Surrey parents threaten human rights complaint over special needs support
Parents of Surrey special needs students are threatening to go to the B.C. Human Rights Tribunal over what they say is the district’s failure to keep their kids with the right support workers.
Jennifer Newby’s son is in grade two and has autism. He has been assigned an educational assistant (EA) rather than a specifically certified autism support worker (ABA), but she says the boy and his EA have bonded and work well together.
LISTEN: Surrey parents threaten human rights complaint over special needs support workers
That could change, she said, because due to the seniority process for the EAs’ union he could be assigned a different worker next year.
Newby said her son requires constant supervision and help to avoid aggressive episodes and other behavioural issues.
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She said in her son’s first two years of school he went through five other EAs before they found one that connected with him, and she’s afraid of what will happen if the worker is replaced.
“These EAs are filling this role even though they don’t have the 1,000 hours of ABA hands-on training that our kids really need. So we’ve kind of run the gambit where we’ve had these different EAs step in and try to fill the role and they just don’t fit with him,” she told CKNW’s The Simi Sara Show.
“We’re not asking for the moon, we’re asking to keep the people who are already employed and already doing amazing jobs.”
She said there are 30 families dealing with the same concern, and that so far only three have been guaranteed they’ll see the same support worker next year.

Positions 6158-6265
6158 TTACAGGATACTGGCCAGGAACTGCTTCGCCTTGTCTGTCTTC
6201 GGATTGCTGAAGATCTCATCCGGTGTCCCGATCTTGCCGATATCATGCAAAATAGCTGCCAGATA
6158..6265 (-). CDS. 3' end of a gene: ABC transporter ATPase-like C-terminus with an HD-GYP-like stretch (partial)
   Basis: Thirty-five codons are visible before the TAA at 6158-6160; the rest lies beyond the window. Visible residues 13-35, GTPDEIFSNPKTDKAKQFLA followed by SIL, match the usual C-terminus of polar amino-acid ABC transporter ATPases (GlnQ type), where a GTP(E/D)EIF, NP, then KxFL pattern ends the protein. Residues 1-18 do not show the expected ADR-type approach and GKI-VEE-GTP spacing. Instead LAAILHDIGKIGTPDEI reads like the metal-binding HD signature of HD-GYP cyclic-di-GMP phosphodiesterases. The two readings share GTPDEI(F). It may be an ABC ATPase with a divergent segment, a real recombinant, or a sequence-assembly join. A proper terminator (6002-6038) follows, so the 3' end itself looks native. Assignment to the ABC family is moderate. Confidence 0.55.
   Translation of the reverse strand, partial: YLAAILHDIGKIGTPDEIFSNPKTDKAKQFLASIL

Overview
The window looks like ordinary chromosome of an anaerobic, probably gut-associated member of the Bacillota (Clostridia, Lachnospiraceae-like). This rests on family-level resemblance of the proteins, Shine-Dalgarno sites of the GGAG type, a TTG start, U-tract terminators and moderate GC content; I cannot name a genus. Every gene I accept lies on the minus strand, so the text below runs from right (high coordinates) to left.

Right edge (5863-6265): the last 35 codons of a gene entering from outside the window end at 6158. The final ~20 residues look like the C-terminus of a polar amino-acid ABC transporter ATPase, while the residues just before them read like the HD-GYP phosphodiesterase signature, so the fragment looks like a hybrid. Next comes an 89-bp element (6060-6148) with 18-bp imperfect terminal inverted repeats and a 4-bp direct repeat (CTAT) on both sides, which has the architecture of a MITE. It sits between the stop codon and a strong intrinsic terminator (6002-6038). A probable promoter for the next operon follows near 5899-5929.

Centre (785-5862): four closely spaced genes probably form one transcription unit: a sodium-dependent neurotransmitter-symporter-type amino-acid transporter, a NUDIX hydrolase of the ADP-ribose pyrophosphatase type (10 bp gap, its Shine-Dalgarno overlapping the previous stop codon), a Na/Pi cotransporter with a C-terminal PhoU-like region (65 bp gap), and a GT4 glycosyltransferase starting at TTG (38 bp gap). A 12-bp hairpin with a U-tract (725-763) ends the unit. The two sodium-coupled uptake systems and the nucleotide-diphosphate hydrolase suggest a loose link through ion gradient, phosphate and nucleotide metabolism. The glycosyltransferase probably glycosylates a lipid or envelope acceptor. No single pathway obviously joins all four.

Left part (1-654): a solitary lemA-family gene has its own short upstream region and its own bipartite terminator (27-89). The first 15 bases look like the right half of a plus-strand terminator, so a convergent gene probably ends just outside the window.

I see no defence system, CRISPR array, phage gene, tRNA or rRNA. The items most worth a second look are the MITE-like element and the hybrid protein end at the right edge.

“I’m not sleeping, I’m on red alert, I’m eating junk food just constantly, I’m fried, honestly,” she said.
Newby believes previous court decisions have affirmed the requirement for educators to meaningfully consult parents on such decisions, and to prove that EAs can show educational control of a special needs student from day one.
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“Expecting an EA to step in in September and say, ‘Good luck,’ that’s not acceptable, I can’t accept that,” she said.
“I want them to put the best interest of our children first, ahead of worker rights, ahead of seniority. We’re talking about the foundation for the rest of their lives.”
Surrey School District spokesperson Doug Strachan said he understands parent’s concerns, and admits the district could have done a better job of communicating with parents about the process.
But he put the 30 requests for EA continuity in the context of about 3,000 special needs students in the Surrey system.
“Last year there was, I think, half a dozen requests for continuity. It’s not a huge issue, or a huge proportion of the students who have EA support,” he said.
He added that final decisions about continuity haven’t been made yet, as positions for next fall haven’t all been posted. Once they are posted and go through the union contract process, he said, many students may find themselves with the same EA.
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“Those requests for continuity are subject to the posting process. But that’s not finished until June 29. We are quite confident that there will be many of those EAs remaining in place after that process.”
He said the Surrey School District is unique in an agreement it has with the union which allows for exceptions to be made on a student-by-student basis, and that the district and the union are still discussing cases for next year.
“The centre of it is the children themselves, the students themselves and what’s best for the student. That’s the primary focus of the criteria and the discussions with the union about requests for continuity,” Strachan said.
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Strachan added that there have been a number of cases where parents asked to retain an EA only to find they preferred the new EA they were assigned the following year.
He said that there can also be benefits to students from switching EAs, such as being involved with more adults over the course of their schooling, rather than just having one person follow them through their entire education.
Strachan said the district superintendent is preparing a communication for parents in the coming days.
Newby said that response needs to come soon, but that parents do want to give the district a chance to respond before proceeding with the human rights complaint.
“We are giving him the opportunity to make this right before we file,” she said.
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